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September 4, 2013

I Learned Something New From Who Do You Think You Are?

Who Do You Think You Are?  Convict Transportation to America
Who Do You Think You Are? on  TCL  in partnership with featured Country & Western singer Trisha Yearwood last night.

For me this was a very interesting episode as I learned something quite new. Trisha was given her ancestry back to Samuel Winslett, born in England in 1744 who emigrated to Georgia around 1760.

Notice: Spoiler Alert if you have not watched this episode!

Samuel and one of his brothers (Aside: what happened to the third brother who was part of the deer taking??) were found guilty of killing deer that did not belong to them and sentenced to hanging. They were then reprieved and sent to Georgia as convicts. Samuel's sentence was 14 years and once he arrived in America, he and other convicts were sold at auctions. This blew me away! I knew of convict transportation to Australia, and I knew of indentured servants but I have never read or heard about convict transportation to America.

So I had a look around this morning and found an interesting article about this little-known period of American history.  Convict Transportation to America: Epilogue is part of a series on Convict Transportation to the American colonies. History fascinates me and I plan on reading the entire series today. Then I will purchase the Kindle version of the book Bound with an Iron Chain: The Untold Story of How the British Transported 50,000 Convicts to Colonial America 

Many of my readers know that I'm fascinated with immigration. My first exciting find in genealogy was one of my immigrant ancestors and that set me on a path to discover every immigrant ancestor I have. I'm fascinated with the stories - why did an ancestor immigrate? And what was behind their choice of settlement? What was their journey like? That's why my website Olive Tree Genealogy specializes in Ships Passenger Lists and immigration substitutes.

One of my secondary passions is learning about the lives of those who were impoverished and sent to almshouses, workhouses and poor houses, or removed from their homes in Great Britain and sent to the colonies. I scour little known records such as the Poor Law Union Records to find names and stories of those who were forced from their homes. Many of these "convicts" were sentenced for crimes that involved hunger or poverty and as such I find myself once again caught up in the tragedies.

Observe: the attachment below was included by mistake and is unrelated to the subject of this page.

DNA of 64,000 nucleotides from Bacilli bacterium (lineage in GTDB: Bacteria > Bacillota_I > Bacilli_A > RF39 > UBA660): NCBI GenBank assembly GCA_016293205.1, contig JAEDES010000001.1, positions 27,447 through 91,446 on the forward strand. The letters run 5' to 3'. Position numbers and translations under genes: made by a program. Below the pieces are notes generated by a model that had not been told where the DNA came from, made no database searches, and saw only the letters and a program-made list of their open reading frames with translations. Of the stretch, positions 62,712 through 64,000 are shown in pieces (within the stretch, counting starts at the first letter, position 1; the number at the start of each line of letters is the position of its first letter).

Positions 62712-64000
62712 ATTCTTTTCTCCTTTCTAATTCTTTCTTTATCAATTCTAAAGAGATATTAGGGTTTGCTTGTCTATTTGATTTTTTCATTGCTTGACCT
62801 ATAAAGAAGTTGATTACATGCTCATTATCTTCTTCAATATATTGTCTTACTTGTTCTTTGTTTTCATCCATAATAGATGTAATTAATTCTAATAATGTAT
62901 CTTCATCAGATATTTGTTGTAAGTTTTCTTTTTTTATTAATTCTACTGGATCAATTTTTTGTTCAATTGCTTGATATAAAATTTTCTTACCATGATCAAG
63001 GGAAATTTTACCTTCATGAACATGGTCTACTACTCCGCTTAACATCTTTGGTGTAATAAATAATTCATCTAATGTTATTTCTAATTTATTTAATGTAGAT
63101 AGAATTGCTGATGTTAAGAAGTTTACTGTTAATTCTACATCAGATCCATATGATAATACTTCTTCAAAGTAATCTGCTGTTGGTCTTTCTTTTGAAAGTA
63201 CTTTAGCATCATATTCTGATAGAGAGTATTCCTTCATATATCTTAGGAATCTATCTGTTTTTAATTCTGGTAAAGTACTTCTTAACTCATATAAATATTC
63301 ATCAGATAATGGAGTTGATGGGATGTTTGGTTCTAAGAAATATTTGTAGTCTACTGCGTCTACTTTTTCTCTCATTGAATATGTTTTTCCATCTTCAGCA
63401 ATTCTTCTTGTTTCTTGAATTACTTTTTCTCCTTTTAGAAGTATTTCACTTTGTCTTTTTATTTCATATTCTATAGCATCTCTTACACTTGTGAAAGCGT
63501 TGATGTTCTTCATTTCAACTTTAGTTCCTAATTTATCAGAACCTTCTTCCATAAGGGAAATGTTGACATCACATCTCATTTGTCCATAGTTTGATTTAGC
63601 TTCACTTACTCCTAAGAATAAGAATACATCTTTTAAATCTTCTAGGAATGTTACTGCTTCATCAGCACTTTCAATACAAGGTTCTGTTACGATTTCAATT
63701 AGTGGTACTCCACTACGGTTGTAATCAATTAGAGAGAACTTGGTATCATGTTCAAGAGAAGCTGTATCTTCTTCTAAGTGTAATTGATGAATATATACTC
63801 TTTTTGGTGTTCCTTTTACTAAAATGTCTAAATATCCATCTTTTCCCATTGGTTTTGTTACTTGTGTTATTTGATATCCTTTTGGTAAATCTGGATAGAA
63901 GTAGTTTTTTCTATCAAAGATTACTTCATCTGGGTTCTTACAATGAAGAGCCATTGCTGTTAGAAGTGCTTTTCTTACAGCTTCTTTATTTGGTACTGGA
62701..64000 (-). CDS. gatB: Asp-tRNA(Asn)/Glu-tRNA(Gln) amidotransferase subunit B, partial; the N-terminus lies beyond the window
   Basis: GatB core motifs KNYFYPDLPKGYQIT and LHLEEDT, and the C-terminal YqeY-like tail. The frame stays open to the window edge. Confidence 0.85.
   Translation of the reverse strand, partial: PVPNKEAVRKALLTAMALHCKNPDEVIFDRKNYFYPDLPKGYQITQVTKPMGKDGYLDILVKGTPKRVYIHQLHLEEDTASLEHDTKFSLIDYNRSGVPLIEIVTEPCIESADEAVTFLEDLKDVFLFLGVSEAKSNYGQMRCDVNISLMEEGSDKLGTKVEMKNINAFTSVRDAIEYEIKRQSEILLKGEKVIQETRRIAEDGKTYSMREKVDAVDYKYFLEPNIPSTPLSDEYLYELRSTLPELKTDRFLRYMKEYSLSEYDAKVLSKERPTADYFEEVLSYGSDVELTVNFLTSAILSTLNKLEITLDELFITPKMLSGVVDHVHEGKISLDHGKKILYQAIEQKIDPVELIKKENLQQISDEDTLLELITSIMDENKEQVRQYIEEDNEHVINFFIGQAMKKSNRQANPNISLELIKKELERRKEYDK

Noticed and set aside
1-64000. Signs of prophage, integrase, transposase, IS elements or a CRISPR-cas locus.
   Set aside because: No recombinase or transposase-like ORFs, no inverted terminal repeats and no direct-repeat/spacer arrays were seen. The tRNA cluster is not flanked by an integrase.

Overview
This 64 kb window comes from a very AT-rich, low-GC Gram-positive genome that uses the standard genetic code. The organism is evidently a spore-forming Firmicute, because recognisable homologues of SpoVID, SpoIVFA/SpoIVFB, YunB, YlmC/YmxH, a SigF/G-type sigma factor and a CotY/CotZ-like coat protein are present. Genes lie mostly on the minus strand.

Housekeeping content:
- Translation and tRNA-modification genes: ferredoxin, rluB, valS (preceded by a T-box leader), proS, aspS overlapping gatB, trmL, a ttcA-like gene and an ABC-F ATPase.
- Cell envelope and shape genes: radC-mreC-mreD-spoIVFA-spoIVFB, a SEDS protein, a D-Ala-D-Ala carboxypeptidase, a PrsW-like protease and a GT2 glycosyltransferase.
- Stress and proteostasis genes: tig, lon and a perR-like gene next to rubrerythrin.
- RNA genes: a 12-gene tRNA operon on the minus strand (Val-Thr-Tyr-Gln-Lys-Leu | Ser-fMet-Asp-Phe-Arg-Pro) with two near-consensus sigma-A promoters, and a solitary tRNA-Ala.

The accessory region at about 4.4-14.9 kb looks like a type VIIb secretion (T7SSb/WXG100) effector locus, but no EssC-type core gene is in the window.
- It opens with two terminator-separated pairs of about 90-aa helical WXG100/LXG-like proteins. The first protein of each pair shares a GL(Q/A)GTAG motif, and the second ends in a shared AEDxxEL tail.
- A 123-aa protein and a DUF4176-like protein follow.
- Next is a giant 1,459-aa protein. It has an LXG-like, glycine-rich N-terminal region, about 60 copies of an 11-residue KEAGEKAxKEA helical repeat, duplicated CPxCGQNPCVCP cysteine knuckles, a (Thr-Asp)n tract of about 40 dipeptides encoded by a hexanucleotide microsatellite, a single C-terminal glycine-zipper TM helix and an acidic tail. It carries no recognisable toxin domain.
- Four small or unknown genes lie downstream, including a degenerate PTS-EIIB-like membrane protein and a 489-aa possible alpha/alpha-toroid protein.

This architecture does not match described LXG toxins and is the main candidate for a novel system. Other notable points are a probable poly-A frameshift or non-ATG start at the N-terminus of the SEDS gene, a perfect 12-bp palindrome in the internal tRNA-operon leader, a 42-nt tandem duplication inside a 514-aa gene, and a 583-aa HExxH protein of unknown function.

Do you have a story of a convict ancestor sent to America? I'd love to hear about him or her!


Heather said...

Some of my ancestors were the Bullocks/Bullochs who helped found the state of Georgia but I always joke that my ancestors came to Georgia "on the second boat" since the first boat was debtors and criminals. They teach (or used to teach) a year of Georgia History in public school and that's where I learned it.

Shirley said...

The beginning of the film "Captain Blood" starts with Errol Flynn being transported to America. He's auctioned to the highest bidder, who just happens to be Olivia deHavilland! Great movie!

Yvonne Demoskoff said...

I don't have any convict ancestors (at least, I haven't found any), Lorine, but the part that really surprised me, was learning that English convicts were sold at auction after they arrived in colonial America. You'd think their transportation sentence and years of hard labor would be enough of a punishment.

Rosemary said...

One of the reasons Australia was settled by the English was to have a place to send convicts after the US stopped accepting them.

Anonymous said...

I have an ancestor whom was a Scots Prisoner of War from the Battle of Dunbar, he was sent/sold to the colonies in 1650 aboard the Unity. One of his descendants, eventually married into the Van Slyke. Very interesting stuff!

penguinn said...

Georgia was originally set up as a prisoner colony - if I remember my High School American History - 50 years ago!! I fell asleep after the first 10 minutes or so, so I was disappointed not to see what she found. She made the comment of probably having no royalty in her line. I was curious to find out if she was wrong. Maybe she was barking up the wrong tree line! :-)

Anonymous said...

Many of the Irish who refused to give up their land to the British were sold as selves in the colonies.

Roylene F. said...

Thanks for the information! I also enjoy tracing the immigration patterns
of my ancestors.

Anonymous said...

This is the first time I heard Georgia was a prisoner colony but then I live in Idaho.
My husband maybe has ancestors from Georgia. Have to do some serious searching.

Anonymous said...

I wish American history was taught in public schools.

Olive Tree Genealogy said...

Anonymous - since there is barely enough Canadian history taught in our Canadian schools, I'd be reluctant to wish for American history to be added to the curriculum!

As it is, there is a fairly large segment of American history already taught in our schools. we couldn't possibly teach it in depth (and why would we want to!!) without giving up our own Canadian identity and history

Angie said...

My mother's family is from GA and she always thought that the family probably came over with Oglethorpe and the debtors. It turns out the family was not a debtor family.